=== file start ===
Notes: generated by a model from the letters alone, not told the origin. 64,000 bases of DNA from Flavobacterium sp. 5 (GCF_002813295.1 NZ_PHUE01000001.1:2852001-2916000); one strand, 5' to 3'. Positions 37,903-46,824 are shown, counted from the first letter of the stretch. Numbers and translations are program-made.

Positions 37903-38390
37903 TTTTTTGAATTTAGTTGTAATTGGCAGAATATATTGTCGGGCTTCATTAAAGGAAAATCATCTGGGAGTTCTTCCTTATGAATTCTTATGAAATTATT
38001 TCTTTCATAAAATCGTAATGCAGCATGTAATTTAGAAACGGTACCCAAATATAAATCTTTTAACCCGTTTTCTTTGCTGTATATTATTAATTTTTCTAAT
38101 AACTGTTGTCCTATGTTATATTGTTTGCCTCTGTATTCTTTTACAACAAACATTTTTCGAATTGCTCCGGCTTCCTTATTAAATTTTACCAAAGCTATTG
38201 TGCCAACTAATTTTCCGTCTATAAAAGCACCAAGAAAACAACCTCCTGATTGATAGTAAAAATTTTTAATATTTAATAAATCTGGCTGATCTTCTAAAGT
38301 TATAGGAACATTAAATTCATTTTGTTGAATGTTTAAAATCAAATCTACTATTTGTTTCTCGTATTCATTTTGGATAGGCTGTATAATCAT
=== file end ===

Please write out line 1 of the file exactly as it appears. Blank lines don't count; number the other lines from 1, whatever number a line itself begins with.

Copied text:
Notes: generated by a model from the letters alone, not told the origin. 64,000 bases of DNA from Flavobacterium sp. 5 (GCF_002813295.1 NZ_PHUE01000001.1:2852001-2916000); one strand, 5' to 3'. Positions 37,903-46,824 are shown, counted from the first letter of the stretch. Numbers and translations are program-made.